The Pilgrims' Voyage
A crisp autumn morning sent brilliant sun sparkles dancing off the shiny sea. The great vessel, its sails billowing in the wind, anchored in the harbor at Plymouth, England while passengers for the New World struggled along the walkway, lugging their dreams wrapped up in neat bundles along with their possessions. For these were deeply religious people who sought freedom from the Church of England to practice their faith in their own way in a new land.
Anna English and her husband, Tom, struggled with a huge black trunk as William, their boy, tagged behind. This was the last of their baggage and once stowed, Anna stopped to survey her fellow passengers, hoping to find someone familiar. She was acquainted with all, but some were more familiar than others.
"Anna, isn't it a shame about the other ship, the Speedwell?" her friend, Margaret, asked. The other boat had been declared unseaworthy, and now only the Mayflower could make the trip.
"Yes, especially since now we are squeezed in tighter than ever," Anna replied.
"At least we are getting out of England."
Yes, we are getting out of England, and we will be free. Anna's heart beat a little faster as she watched beat-up trunks and heavy boxes moving past. She studied the graceful sails bulging above, the intricate framework of the ship, the wooden deck, and the rugged contraptions used to sail the boat. Seagulls swooped across the sky, and the smell of salt water tickled her nose. Looking toward the horizon she spied the expanse of endless blue, blue that reached forever, a sultry hue that at the other end splashed against shores that would be her new home. It was September 16, 1620, a day of new beginnings. Anna could feel stabss of joy in her heart, painful in their intensity.
Suddenly, the din on the ship intensified as sailors yelled while ropes and white sails twirled in a flurry of movement. Her spouse, Tom, hugged Anna and their son, William, as the massive ship jerked and shook when the heavy anchor was hoisted out of the water and lowered onto the deck. The boat swayed as skillful seamen tugged and pulled to make the sails fill with air.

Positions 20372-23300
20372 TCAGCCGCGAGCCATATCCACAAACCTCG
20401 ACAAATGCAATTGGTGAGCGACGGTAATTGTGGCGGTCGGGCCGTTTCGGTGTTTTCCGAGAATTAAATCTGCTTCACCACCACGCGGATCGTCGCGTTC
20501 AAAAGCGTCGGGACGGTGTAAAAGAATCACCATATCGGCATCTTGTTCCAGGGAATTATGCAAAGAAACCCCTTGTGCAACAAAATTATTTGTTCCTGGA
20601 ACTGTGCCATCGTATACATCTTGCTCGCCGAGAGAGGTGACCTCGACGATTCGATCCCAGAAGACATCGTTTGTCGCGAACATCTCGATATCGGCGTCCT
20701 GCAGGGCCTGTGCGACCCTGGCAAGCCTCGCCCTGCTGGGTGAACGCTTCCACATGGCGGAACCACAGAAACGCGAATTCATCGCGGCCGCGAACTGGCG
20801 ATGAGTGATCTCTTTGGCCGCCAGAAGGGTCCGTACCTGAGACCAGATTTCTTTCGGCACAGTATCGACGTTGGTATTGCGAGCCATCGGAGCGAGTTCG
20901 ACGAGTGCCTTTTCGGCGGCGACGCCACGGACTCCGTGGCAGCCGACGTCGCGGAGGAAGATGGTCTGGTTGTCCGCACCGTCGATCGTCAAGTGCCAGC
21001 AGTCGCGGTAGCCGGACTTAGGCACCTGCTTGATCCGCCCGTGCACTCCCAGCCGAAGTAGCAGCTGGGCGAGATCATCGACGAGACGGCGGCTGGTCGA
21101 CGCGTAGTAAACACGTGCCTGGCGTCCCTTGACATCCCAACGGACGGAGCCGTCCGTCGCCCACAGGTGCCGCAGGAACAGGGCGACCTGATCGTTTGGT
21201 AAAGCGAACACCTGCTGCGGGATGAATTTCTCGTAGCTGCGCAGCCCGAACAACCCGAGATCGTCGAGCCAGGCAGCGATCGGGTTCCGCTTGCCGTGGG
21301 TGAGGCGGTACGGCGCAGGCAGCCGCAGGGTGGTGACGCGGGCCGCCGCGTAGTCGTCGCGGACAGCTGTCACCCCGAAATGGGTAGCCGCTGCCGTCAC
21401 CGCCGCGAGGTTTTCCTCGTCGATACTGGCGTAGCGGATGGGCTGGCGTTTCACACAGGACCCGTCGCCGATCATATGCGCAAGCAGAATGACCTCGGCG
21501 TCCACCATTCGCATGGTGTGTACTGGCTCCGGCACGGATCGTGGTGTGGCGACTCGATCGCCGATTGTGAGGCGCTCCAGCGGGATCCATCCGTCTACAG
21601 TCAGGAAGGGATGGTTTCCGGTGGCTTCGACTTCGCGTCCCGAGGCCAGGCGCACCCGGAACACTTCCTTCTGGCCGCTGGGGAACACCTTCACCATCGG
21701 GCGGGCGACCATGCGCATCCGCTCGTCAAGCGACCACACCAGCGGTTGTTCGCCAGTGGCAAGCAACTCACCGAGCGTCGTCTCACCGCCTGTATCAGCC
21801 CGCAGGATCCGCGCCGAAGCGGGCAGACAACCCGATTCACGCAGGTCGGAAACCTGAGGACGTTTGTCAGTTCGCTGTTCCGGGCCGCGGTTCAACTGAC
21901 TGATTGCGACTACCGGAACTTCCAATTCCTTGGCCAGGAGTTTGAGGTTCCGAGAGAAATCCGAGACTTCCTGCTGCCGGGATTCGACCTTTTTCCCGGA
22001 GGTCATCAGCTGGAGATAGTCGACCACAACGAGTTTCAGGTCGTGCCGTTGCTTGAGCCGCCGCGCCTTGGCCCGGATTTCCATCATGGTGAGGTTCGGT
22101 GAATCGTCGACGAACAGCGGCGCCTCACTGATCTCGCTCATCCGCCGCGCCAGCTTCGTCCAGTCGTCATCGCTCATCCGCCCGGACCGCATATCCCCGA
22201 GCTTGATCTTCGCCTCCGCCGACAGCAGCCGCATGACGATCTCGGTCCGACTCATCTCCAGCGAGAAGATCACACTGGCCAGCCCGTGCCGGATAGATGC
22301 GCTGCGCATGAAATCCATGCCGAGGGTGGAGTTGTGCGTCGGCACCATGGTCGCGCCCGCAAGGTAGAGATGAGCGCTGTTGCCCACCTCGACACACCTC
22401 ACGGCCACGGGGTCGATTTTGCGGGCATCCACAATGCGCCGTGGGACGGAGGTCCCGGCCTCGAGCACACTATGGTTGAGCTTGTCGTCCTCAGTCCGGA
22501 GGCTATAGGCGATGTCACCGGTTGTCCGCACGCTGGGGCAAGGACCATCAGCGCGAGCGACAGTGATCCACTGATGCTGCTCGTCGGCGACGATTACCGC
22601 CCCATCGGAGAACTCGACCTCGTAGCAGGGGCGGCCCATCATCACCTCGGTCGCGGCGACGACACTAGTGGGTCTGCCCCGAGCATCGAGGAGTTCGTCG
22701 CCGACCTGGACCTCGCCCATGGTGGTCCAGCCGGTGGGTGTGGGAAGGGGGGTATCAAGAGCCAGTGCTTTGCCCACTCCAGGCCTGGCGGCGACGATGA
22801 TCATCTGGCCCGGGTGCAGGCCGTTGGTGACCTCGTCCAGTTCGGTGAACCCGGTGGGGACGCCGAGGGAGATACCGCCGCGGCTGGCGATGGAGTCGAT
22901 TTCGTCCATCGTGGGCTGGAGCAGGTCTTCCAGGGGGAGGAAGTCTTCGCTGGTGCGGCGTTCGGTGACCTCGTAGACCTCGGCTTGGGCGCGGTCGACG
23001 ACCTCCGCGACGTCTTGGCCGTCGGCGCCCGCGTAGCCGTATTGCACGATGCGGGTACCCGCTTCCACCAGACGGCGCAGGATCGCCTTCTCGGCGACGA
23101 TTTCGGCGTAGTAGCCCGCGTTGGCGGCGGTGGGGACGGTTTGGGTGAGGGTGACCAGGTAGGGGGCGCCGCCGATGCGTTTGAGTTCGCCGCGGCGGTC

The ship inched forward slowly, then faster. Her heart pounded as Anna felt the ship's movement, propelling them away from the shore. They were heading out to open sea. The Pilgrims cheered despite their normal seriousness. Anna clutched Tom's arm tight as the vessel picked up speed. She whispered good-bye to England wistfully. Soon they were flying like the wind! The journey had begun.
That evening, the Pilgrims gathered for a meal on board the ship. Their first concern was to thank God for a good and safe beginning to the voyage. They enjoyed an elaborate feast with fruits and vegetables that would not be available later in their journey. The supper was festive, hopeful, and full of good faith. Soon conditions would change.
The going remained slow at first, as the Pilgrims adjusted to the limitations of life at sea. On the ship, 101 passengers took residence, each eking out a space by squatter's rights, and Anna felt hopelessly confined in the tight quarters she had found for herself and her family. A cubicle with enough space to spread out a blanket to sleep was provided, and nothing more. Each day turned into the next in a monotony propelled by the motion of the sea. She made the most of it at first, but after two weeks, the strain took hold. To begin with, the motion of the boat made her sick, and she couldn't get used to it. She didn't dare go to the upper deck for fear the rocking would make her feel worse. Down below, many others were sick as well, and the stench of vomit and diarrhea made her more ill. She spent most of the time confined to her miniature sleeping area, resting and eating little for fear of bringing the food back up. The confinement transformed her into a caged animal, losing touch with life and its refinements, quickly scaling down to brute survival. The only day she ventured out of her cubicle was dreadful.
"Anna, how are you?" Her friend, Margaret, was the first person she saw. Concern cast a shadow over the other woman's face.
"Yes, you look pale, Sister. Let me get you something to eat."
Anna put out a hand to stop her friend. "No, please. I can't eat." She paused and looked around the ship. "How have things been up here on deck?"
"Not good. You see those people over there," Margaret nodded toward three men clustered together across from them. "There has been some fighting as to who has the right to what and so forth, and there is talk of splitting up when we get to Virginia. We are squeezed in so tight. Tempers are short."
"Splitting up! But we came to seek freedom together! To start a new colony!"
"It appears some folks would like their freedom not so much from England as from their neighbors," Margaret said, arching one eyebrow as she spoke.
Anna glared at the men to see lines of consternation on their faces. What was this unrest about? What had happened to their dream? She caught sight of Myles Standish and John Alden standing far off, studying the other group.